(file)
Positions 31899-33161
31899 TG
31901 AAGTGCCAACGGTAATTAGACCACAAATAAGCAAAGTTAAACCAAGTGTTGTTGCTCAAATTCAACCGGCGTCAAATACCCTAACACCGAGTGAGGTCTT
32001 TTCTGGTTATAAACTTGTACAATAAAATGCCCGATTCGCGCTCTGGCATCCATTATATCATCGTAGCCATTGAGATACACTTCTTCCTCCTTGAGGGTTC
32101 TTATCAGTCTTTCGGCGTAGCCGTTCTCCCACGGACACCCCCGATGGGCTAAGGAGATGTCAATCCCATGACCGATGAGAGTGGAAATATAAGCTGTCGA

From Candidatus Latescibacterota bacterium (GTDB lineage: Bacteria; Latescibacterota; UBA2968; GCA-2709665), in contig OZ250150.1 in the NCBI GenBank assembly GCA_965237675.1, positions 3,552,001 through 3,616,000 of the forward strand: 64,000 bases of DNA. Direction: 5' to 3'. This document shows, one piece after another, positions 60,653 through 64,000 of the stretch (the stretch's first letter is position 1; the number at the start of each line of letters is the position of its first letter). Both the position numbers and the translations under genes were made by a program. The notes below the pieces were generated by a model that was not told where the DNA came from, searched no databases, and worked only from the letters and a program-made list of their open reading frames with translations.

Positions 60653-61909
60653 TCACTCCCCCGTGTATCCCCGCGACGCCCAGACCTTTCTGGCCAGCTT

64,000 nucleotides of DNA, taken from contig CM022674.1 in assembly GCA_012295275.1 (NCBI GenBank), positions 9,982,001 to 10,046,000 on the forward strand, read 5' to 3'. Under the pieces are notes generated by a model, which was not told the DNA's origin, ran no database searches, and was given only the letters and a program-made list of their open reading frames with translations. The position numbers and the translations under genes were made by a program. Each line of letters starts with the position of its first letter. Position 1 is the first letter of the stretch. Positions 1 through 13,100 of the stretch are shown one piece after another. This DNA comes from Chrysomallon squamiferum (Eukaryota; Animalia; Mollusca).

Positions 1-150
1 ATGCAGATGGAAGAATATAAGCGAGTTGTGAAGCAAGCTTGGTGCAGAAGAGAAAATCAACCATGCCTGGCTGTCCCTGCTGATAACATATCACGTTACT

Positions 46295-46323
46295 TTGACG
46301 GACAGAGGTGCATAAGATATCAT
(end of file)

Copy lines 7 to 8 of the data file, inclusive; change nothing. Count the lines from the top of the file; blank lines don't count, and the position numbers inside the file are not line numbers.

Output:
Positions 60653-61909
60653 TCACTCCCCCGTGTATCCCCGCGACGCCCAGACCTTTCTGGCCAGCTT